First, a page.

The enemies of the arts, and of the republic, affect to lament the removal of the monuments of Italy. They…forget that they have never charged the Romans with committing a crime in taking from the vanquished Greeks the statues, with which they decorated the Capitol, the temples and the squares of Rome; these very statues which the French have taken from the degenerate Roman Catholics to adorn the museum of Paris, and to distinguish by the most noble of trophies, the triumph of liberty over tyranny, and of philosophy over superstition. Real conquests are those made in behalf of the arts, the sciences and taste, and they are the only ones capable of consoling for the misfortune of being compelled to undertake them from other motives. (10)
The Italian war booty was paraded through the streets of Paris in a “Festival of Liberty” on July 27-28, 1798. A banner on the cart carrying the Apollo Belevedere proclaimed: “Greece ceded them, Rome lost them. Their fate has changed twice; it will not change again.” (11)
The art was destined for the new national museum at the Louvre.
Antiquities looted from Egypt
In 1798, Napoleon embarked with an expeditionary force to Egypt. He was accompanied by artists and scientists whose aim, among other things, was to find artifacts worthy of being shipped back to France. These scholars collected a number of precious objects, the most important of which was the Rosetta Stone. When the French were defeated by the British, the French hoard was handed over to the British army. The Capitulation of Alexandria (August 1801) stipulated that larger antiquities, including the Rosetta Stone, were to be sent to Britain for presentation to King George III. He passed them on to the British Museum. Smaller items were allowed to remain in the possession of the French. Some of them wound up in the Louvre.
Art looted from Germany and Austria
One of Napoleon’s advisors on the Egyptian expedition was the artist and diplomat Dominique-Vivant Denon, a friend of Napoleon’s wife Josephine. In 1802, Napoleon appointed Denon director of the Louvre. In 1803, the museum was renamed the Musée Napoleon. Denon travelled with the Grande Armée to superintend art confiscations in conquered territories. These continued on a grand scale, as Napoleon – crowned Emperor in 1804 – wanted to make Paris the grandest and most beautiful city that ever existed.
In 1806-07, Napoleon defeated the Prussians and advanced all the way to the Russian frontier. Berlin had to give up 54 paintings; Küstrin 56; Potsdam 6; Cassel 299; Schwerin 209; Warsaw 6. The Duke of Brunswick lost 278 paintings, as well as 9 busts, 74 small bronzes, 83 ivories, and 70 objects sculpted in wood. Vienna lost at least 250 paintings from the Belvedere Gallery alone. Salzburg, Munich, Nuremberg, Düsseldorf and Zweibrücken were similarly looted. Artworks by Veronese, Raphael, Rembrandt, Titian, Rubens, Van Dyck, Dürer, Holbein, Cranach, Claude Lorrain, and Poussin trundled into France. They couldn’t all fit in the Louvre. They adorned Fontainebleau, Compiègne and other royal residences, and the homes of Imperial dignitaries. Many were dispersed to provincial museums.
A number of stolen items wound up at Josephine’s residence of Malmaison. Beginning with the pillage in Italy, Josephine’s demands were not infrequently responsible for the confiscation of jewels and other charming objects. Entire collections were brought for her to pick over. She would keep some of the pieces, distribute others to her favourites, and send the rest on to the Louvre.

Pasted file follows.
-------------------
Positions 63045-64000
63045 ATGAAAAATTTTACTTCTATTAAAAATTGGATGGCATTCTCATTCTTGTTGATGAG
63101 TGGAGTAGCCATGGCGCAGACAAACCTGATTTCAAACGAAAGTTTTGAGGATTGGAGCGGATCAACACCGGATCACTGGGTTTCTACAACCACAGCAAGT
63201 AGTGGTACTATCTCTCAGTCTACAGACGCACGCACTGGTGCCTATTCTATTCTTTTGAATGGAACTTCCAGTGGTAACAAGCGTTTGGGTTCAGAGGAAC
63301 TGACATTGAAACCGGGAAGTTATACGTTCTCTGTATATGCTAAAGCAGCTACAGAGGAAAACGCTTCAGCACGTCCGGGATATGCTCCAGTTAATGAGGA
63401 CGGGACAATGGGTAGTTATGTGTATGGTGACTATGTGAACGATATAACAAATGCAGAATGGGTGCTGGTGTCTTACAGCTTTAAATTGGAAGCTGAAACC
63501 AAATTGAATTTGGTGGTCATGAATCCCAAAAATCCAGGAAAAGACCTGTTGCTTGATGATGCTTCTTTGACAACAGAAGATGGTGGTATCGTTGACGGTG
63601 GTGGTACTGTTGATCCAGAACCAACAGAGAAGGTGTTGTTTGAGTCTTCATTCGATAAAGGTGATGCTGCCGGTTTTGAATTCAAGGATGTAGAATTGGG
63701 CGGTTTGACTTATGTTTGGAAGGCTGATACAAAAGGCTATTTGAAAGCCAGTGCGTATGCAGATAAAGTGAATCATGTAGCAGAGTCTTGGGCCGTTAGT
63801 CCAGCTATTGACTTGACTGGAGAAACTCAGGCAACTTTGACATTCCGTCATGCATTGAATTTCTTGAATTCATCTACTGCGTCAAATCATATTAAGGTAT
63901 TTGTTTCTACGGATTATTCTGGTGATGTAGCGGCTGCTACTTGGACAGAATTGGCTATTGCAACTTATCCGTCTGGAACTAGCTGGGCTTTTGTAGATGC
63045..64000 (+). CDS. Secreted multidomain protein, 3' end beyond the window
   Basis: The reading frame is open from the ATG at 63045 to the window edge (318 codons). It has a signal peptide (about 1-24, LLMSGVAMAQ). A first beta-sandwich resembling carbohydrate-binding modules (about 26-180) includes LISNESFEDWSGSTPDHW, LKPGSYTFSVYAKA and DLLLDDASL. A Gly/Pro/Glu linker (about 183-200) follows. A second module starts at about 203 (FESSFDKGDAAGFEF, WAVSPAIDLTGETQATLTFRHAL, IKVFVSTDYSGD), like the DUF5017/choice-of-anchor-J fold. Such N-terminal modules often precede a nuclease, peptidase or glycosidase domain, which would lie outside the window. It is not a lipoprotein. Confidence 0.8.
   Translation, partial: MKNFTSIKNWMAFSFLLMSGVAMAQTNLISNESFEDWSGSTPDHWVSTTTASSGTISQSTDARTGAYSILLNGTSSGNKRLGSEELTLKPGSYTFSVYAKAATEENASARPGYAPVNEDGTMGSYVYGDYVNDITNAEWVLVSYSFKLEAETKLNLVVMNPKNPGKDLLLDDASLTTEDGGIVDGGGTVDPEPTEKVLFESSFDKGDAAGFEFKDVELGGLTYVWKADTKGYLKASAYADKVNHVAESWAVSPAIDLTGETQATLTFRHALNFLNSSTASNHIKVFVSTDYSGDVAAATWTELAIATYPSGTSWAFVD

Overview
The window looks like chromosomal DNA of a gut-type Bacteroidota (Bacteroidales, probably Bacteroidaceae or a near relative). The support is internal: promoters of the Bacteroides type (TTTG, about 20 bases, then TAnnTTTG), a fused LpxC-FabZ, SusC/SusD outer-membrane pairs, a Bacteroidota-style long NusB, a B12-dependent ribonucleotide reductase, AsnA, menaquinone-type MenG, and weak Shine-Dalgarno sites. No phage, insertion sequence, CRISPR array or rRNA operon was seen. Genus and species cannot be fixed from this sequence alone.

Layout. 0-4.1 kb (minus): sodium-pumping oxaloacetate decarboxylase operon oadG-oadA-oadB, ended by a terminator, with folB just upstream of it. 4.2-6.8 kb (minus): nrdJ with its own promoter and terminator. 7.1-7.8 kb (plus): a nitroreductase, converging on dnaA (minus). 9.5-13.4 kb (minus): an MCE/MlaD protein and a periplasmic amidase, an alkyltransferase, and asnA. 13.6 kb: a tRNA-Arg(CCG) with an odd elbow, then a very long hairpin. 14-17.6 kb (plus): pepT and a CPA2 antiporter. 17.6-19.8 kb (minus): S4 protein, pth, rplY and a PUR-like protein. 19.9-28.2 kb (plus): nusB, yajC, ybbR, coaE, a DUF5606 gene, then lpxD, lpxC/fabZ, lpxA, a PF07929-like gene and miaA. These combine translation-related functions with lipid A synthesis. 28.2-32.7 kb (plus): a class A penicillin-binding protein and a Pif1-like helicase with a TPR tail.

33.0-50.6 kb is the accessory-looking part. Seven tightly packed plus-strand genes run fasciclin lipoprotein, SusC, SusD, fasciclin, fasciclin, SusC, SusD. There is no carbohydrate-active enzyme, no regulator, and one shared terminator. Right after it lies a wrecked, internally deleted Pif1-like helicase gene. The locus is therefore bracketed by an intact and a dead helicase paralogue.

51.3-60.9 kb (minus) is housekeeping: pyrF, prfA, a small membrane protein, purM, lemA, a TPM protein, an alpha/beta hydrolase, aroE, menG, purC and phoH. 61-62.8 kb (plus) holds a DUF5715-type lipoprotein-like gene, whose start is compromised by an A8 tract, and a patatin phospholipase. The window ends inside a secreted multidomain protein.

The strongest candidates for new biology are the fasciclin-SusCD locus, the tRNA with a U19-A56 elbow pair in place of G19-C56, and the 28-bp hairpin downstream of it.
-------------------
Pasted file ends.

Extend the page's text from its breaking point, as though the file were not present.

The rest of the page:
In addition to Napoleon’s organized pillage of the great artworks of Europe, there was plundering by French officers, soldiers, and officials. The Louvre continued to receive masterpieces whose origin would be difficult to conceal, but many works of art disappeared into private collections or were sold for personal gain.
Art looted from Spain
In 1808, Napoleon invaded Spain and put his brother Joseph on the Spanish throne. Joseph founded a museum to house the best paintings of Spain. Spanish nobles who remained loyal to the deposed king, Ferdinand VII, had their art collections confiscated. In 1810, Seville was plundered. The French seized approximately 1,000 paintings from the city’s churches, convents and monasteries. Marshal Soult personally amassed over 180 Spanish paintings, most notably valuable works by Murillo. Hundreds of crates of precious artworks were removed from the Escorial, the historical royal residence near Madrid.
In June 1813, when Joseph’s troops were defeated by the Duke of Wellington’s army at the Battle of Vitoria, Joseph abandoned his baggage train, which contained some 200 paintings from the Spanish royal collection. King Ferdinand later gave these to the Duke of Wellington. Eighty-three of the paintings hang at Wellington’s residence of Apsley House in London. (As is evident in Napoleon in America, Joseph Bonaparte still retained a sizable art collection.)
Returning the looted art
Napoleon was compelled to abdicate in April 1814. Shortly thereafter, owners of stolen art tried to get their property back. Some – including Pope Pius VII – appealed directly to the new king of France. On May 8, Louis XVIII announced that he intended to return any artworks that had not yet been displayed in the Louvre or the Tuileries. However on June 4, he made a speech that gave the impression that the absence of provisions for art restitution in the Treaty of Paris (May 30, 1814), which formally ended the war between France and the Sixth Coalition, confirmed the French right of possession.
The glory of the French armies has not been tarnished; the monuments to their bravery remain, and the masterpieces of the arts henceforth belong to us by more stable and more sacred rights than those of victory. (12)
Although some objects were returned, the French were generally reluctant to give up their trophies. A London paper commented: